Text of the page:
Ahead of me, past the Little Colorado River Gorge and route 64, were the cliffs that marked the southern boundary of the reservation. I’d have to climb 2,000 feet to clear them. But above them was a layer of low clouds. From my position near the ground, it almost looked like a fog bank sat on top of the higher plateau. That would be bad news and mean a course change. I started to climb, leaving the earth behind.
Once I was level with the cliff’s edge, I could see that there was some clearance between the plateau and the clouds above it. I reached the southeastern corner of Grand Canyon’s airspace and programmed my GPS for a direct course to Lake Havasu City airport. I turned to the desired course, putting the little airplane on the pink line, and crossed onto the plateau about 300 feet over the top of the cliff. The clouds closed in above me. I split the distance between them and the high desert terrain, flying at about 8,000 feet MSL.
I knew the terrain below me well. Coming from the south, the terrain rose gradually to its highest point at the edge of the cliff. Now, coming from the north, it would descend. I was moving southwest, over tall pines and meadows just like the ones I flew over when I flew at the Grand Canyon. My handheld GPS showed a maze of forest roads and I was surprised to see a handful of ranches I’d never noticed before. But I was on a different course now, not heading toward Howard Mesa or Wickenburg.
The air remained smooth, despite the clouds. The weather was worse to the south. It was cold in the cockpit — although I’d worn long pants, I’d neglected to put a sweatshirt on over my polo shirt. I pulled the heat on.
I switched to Grand Canyon airport’s ATIS frequency. It was still early and the tower hadn’t opened yet. The automated system gave me the winds (light out of the south) and altimeter setting. Then I switched to the tower frequency. I was just passing between Valle and Tusayan when I heard a Scenic Airlines plane make a CTAF radio call. I’d hear him three more times before he finally landed and I was miles away.
The cloud bank ended abruptly, leaving me in the sunshine of a beautiful day. The ponderosa pines were gone and I was flying at about 6500 feet now, over remote ranch land. I’d set my sights on a mountain in the distance to keep on course and the mountain was getting ever closer.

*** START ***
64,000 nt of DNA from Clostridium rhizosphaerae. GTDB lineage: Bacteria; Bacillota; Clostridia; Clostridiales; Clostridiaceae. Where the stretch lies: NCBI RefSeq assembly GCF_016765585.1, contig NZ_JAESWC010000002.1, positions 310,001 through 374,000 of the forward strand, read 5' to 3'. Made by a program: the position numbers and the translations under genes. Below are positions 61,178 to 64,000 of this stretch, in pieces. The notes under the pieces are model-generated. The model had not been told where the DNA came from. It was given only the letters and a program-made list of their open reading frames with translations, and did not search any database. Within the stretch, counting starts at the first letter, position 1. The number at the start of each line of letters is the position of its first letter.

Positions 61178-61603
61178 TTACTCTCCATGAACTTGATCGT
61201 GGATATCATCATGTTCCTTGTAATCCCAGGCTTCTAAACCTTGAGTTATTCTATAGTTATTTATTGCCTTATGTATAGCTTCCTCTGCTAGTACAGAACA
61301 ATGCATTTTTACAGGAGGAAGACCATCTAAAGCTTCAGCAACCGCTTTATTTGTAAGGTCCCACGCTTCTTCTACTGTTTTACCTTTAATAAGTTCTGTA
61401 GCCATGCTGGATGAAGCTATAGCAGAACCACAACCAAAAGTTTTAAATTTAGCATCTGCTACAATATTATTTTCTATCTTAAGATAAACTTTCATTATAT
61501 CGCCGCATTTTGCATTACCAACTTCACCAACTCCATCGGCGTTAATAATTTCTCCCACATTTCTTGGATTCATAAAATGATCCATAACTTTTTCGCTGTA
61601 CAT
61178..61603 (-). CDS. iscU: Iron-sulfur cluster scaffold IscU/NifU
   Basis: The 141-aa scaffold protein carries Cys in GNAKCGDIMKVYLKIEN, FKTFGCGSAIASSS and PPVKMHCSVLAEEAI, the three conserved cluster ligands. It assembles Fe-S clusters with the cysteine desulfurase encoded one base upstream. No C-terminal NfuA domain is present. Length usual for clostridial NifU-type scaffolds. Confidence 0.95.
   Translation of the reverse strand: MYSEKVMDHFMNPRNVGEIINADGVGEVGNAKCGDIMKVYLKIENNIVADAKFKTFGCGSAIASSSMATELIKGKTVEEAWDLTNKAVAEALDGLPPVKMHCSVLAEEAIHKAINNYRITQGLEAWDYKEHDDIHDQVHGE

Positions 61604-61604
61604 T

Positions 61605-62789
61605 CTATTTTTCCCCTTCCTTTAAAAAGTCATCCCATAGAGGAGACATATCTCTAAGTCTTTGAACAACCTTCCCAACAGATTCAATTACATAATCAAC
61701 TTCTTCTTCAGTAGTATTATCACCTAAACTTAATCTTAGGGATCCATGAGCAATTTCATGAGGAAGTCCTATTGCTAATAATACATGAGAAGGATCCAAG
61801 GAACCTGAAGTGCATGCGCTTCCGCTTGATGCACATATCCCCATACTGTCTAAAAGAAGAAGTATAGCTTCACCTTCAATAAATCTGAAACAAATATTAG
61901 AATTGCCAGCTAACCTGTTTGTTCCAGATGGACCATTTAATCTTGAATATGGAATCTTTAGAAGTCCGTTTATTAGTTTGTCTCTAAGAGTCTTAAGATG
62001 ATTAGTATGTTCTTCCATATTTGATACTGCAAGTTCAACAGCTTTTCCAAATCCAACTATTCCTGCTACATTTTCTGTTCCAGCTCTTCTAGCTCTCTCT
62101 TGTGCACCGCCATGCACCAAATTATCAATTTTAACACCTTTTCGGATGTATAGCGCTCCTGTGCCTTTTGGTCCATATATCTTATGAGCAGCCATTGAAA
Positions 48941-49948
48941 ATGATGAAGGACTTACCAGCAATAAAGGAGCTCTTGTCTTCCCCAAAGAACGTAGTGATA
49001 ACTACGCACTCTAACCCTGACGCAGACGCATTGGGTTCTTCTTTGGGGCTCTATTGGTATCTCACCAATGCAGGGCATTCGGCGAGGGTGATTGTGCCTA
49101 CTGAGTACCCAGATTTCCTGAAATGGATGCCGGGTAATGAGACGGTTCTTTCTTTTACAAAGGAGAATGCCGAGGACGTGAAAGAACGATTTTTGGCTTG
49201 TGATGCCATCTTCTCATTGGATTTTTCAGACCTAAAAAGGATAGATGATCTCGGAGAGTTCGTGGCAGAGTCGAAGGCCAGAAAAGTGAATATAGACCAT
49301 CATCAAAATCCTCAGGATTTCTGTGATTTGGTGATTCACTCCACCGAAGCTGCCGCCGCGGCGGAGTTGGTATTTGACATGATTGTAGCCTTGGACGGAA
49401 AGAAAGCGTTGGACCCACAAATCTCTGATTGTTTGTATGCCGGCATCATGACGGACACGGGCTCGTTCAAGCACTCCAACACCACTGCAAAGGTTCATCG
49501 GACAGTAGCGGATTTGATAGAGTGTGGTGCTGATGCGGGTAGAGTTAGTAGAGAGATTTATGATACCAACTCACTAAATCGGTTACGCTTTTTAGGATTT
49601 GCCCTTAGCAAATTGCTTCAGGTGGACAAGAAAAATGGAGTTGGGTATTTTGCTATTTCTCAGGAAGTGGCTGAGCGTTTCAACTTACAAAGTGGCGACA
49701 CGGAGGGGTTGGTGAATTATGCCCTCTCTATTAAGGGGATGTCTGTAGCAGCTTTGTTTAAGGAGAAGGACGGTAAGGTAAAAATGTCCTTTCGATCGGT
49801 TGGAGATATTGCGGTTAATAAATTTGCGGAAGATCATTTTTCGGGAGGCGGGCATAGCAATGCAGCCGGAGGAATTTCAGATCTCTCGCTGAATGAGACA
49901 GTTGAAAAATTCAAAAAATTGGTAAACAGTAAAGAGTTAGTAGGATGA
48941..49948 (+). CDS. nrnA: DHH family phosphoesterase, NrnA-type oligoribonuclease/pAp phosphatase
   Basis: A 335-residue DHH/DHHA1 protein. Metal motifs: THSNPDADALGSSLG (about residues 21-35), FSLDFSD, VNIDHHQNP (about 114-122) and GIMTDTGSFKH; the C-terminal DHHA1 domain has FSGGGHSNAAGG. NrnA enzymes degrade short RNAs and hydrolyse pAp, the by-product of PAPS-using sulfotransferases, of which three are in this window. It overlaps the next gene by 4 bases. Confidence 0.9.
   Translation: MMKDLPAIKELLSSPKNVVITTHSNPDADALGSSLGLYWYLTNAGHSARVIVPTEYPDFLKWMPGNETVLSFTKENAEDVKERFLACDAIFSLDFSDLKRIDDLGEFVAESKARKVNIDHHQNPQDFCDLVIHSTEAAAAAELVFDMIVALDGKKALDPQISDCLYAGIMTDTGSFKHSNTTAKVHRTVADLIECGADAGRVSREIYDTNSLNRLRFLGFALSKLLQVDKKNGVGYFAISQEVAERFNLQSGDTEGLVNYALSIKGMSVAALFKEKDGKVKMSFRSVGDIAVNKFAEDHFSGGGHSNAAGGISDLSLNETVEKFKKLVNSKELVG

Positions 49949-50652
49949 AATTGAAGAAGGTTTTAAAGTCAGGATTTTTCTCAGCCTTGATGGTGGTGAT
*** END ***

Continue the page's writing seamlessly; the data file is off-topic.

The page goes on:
Then there were more homes beneath me and pinon and juniper pines. Wisps of low clouds clung to the mountains at my altitude. Past the mountain I’d been aiming for was the town of Seligman on Route 66 and I-40. I crossed over with a quick radio call to the airport and kept going.
Now I was flying over completely new terrain. It was a pleasant mix of tall pines, rocky outcroppings, and rugged mountain peaks. There were a number of nice but mostly small custom homes on large lots below me. They looked, for the most part, deserted — like vacation homes. A sort of Howard Mesa where they actually cared about what people built.
I followed the pink line over a mountain range, flying at about 6,000 feet MSL. Then came a familiar valley — the one route 93 follows up to Kingman. The Big Sandy River was below me and the Hualapai Mountains were in front of me. Rather than dropping down to the valley floor, I kept high, crossing at at least 3,000 feet above the ground so I wouldn’t have to climb again to cross the mountains. At that altitude, I seemed to move at a snail’s pace, although my GPS indicated 120 knots groundspeed. I still had to climb to clear the mountains.
All the time I flew, I kept checking my clock with my GPS’s ETE. Throughout the flight, it appeared that I’d make it to Havasu with about 5 minutes to spare. My airspeed was limited by my altitude — I couldn’t pull as much power or fly as fast at 6,000 feet as I could at 3,000 feet. With that last mountain range behind me, I descended quickly toward the valley floor, bringing my airspeed up to 120 knots with only a slight reduction in power. When I was about 500 feet above the valley, I brought power back in and kept my airspeed at 120 knots.
I switched to Havasu’s frequency and heard a plane call in. I was almost there. Then I passed between two small peaks and followed a wash to the east side of the airport. After two radio calls, I crossed the runway and set down on the ramp.
It was exactly 8 AM.